Probably true. They're broadly similar to what I've said about invoking "the supernatural" as an explanation for anything though; the two questions are related, as is evident by "God" making an appearance in the discussion now and then.

Neil Black
Member #7,867
October 2006
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Evert said:

And I say that if it breaks those laws, then your understanding of those laws was incomplete, and there is another set of laws that under specific conditions reduces to the former set

Any laws that govern the supernatural don't directly effect our universe, but instead they govern supernatural things which then effect our universe. Imagine some two-dimensional people living on a sheet of paper. A pencil writing on that paper would be supernatural to them. They could see the line forming, study that line and reason about that line, but they could never actually see the pencil because it exists outside of their universe.

That's a bad analogy, really. I'm not even sure if higher dimensions would be supernatural (could we, in theory, directly study things in higher dimensions?). But, assuming the 2D people are unable to see into the third dimension, and given your obvious intelligence, I think it will get my meaning across.

I still think the quote above sounds like you're dismissing the possibility of something supernatural existing right from the start. But:

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The distinction is subtle.

I'm probably just not getting the distinction. I'm a fairly bright kid (and so modest!), but I'm sometimes slow to wrap my mind around new ideas, and I often have trouble understanding exactly what people mean.

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On the conterary. I think you artificially and arbitrarily limit the meaning of "natural" if you insist that some things are "natural" and some things are "supernatural".

To be clear, I'm assuming that something supernatural is something that we cannot directly study, because it is unreachable to instruments in our universe. And so we can only learn about it by studying the effects it has on things we can directly study.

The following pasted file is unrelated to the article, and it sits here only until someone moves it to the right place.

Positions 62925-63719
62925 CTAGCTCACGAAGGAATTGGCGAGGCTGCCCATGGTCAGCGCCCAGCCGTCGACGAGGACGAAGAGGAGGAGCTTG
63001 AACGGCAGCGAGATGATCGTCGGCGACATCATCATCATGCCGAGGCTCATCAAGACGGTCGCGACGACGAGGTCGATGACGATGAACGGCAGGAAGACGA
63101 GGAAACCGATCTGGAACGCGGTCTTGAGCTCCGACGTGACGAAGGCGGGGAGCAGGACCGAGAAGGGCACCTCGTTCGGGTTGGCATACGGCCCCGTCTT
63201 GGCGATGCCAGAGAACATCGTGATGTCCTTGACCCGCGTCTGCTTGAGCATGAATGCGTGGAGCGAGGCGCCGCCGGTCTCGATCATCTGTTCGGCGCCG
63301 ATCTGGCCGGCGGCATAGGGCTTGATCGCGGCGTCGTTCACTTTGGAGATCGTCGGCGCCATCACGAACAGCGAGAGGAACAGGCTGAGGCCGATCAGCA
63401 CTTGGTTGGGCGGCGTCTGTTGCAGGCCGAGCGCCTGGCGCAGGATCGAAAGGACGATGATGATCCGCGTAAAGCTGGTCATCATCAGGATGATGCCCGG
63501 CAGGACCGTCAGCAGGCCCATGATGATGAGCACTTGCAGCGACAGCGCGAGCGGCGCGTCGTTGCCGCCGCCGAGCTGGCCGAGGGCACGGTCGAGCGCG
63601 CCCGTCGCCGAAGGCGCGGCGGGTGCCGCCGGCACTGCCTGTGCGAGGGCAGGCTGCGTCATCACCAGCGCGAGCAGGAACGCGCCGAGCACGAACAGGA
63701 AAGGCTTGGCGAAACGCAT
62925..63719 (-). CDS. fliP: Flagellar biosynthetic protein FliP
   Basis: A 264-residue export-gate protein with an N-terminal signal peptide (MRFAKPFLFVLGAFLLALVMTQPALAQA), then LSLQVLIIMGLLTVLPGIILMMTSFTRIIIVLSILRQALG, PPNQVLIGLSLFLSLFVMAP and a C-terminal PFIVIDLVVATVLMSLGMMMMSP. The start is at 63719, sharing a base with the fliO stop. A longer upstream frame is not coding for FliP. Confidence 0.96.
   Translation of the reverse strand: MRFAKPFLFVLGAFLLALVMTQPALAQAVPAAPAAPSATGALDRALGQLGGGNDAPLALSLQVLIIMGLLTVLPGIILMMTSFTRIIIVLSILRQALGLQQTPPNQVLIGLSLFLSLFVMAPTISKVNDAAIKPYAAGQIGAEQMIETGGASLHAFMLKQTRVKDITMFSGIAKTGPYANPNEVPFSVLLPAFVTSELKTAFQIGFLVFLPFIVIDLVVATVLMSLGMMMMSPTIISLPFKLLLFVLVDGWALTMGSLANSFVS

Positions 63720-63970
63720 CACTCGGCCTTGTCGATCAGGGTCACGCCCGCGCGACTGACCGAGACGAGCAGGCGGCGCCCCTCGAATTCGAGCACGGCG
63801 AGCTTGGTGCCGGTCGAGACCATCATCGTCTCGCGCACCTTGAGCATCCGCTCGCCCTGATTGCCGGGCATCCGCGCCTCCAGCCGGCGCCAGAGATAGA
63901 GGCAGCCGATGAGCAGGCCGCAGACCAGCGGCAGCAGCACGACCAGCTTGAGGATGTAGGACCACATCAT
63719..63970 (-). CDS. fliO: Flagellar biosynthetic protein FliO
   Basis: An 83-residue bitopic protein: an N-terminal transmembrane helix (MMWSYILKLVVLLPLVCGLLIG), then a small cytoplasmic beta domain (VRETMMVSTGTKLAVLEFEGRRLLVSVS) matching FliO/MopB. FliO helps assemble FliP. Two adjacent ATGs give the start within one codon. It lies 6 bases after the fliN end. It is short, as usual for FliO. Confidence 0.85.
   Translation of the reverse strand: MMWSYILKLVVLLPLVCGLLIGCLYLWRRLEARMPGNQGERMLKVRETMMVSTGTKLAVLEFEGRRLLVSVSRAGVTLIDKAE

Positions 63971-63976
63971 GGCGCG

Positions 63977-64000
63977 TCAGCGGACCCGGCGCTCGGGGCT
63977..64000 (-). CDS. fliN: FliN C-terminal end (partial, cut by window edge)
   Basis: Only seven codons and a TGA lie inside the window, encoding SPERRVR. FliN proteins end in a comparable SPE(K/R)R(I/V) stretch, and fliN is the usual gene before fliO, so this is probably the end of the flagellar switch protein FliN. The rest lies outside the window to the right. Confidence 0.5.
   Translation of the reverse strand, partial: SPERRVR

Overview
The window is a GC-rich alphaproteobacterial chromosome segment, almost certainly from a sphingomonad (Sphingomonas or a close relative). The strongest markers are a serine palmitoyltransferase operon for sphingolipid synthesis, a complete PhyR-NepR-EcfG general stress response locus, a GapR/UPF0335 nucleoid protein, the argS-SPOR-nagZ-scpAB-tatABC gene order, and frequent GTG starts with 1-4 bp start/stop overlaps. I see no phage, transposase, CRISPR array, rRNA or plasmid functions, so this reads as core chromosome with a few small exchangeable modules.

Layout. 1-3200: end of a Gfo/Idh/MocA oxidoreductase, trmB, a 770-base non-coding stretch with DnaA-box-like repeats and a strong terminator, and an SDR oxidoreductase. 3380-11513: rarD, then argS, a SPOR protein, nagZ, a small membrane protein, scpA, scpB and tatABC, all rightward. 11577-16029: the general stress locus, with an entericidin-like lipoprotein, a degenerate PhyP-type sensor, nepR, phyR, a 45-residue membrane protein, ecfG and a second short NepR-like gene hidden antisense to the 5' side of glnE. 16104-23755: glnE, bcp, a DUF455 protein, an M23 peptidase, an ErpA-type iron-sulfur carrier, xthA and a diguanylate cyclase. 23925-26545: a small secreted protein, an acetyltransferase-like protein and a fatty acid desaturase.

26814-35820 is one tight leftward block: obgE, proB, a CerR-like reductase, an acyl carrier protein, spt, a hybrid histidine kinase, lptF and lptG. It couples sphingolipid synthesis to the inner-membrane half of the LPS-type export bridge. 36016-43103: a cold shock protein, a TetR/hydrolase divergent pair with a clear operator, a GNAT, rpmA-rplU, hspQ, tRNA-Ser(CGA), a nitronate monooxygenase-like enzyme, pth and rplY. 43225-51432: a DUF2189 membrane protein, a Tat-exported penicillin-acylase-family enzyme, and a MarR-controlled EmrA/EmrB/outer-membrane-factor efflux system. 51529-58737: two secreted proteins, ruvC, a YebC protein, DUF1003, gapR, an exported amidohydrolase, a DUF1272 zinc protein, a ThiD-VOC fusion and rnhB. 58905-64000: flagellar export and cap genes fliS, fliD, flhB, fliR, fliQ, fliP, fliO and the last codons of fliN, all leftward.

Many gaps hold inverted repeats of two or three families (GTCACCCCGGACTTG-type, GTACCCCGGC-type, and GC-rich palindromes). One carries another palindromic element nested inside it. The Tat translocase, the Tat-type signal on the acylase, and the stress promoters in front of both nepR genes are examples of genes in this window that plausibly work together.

Mark Oates
Member #1,146
March 2001
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i.e, If one wants to claim that his god exists, then I think it's important to focus on the attributes that he describes.

I arrive here a lot in conversations like this.

It seems to me that all the attributes God is known for are (strangely) examples of human ideals, as in, made up by humans. I think if this uni-conscious supernatural deity were real, his true nature would be so far removed from that which we presume, that worshiping our image of him is as futile as worshiping a golden calf.

Neil Black
Member #7,867
October 2006
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Are the ideals made up by humans, or do humans follow those ideals because the god created them to act that way?

I doubt we'd ever agree on an answer to that question, unless one of us converted to the beliefs of the other. It's just too dependent on our own preconceived notions.

Evert
Member #794
November 2000
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Any laws that govern the supernatural don't directly effect our universe, but instead they govern supernatural things which then effect our universe.

Ok. So why would you make an arbitrary distinction between what you call "natural" and "supernatural"? Why don't you consider both at the same time?

The interaction that binds quarks together within a proton is the strong nuclear force. It doesn't directly affect how the proton behaves when you place it inside a hydrogen atom. So should we call the laws that describe a proton inside a hydrogen atom "natural" and the laws that describe the quarks inside the proton "supernatural", or should we just call both of them "natural"?

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Imagine some two-dimensional people living on a sheet of paper. A pencil writing on that paper would be supernatural to them. They could see the line forming, study that line and reason about that line, but they could never actually see the pencil because it exists outside of their universe.

That's a bad analogy, really.

No, not really. It's quite good, actually. It's like the sphere who visits Flatland and tells the Square about the Third Dimension.
Although the Flatlanders may live on a 2D surface ("manifold" in technical terms), they can infer that this 2D manifold is embedded in a larger 3D space that can interact with their 2D space - for instance by a line forming out of nowhere, or a Circle that can change its size, appear, disappear and reapper in different locations, at will.

These things only seem supernatural to them if they don't realise that their 2D world is a subspace of a larger 3D world.

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I'm not even sure if higher dimensions would be supernatural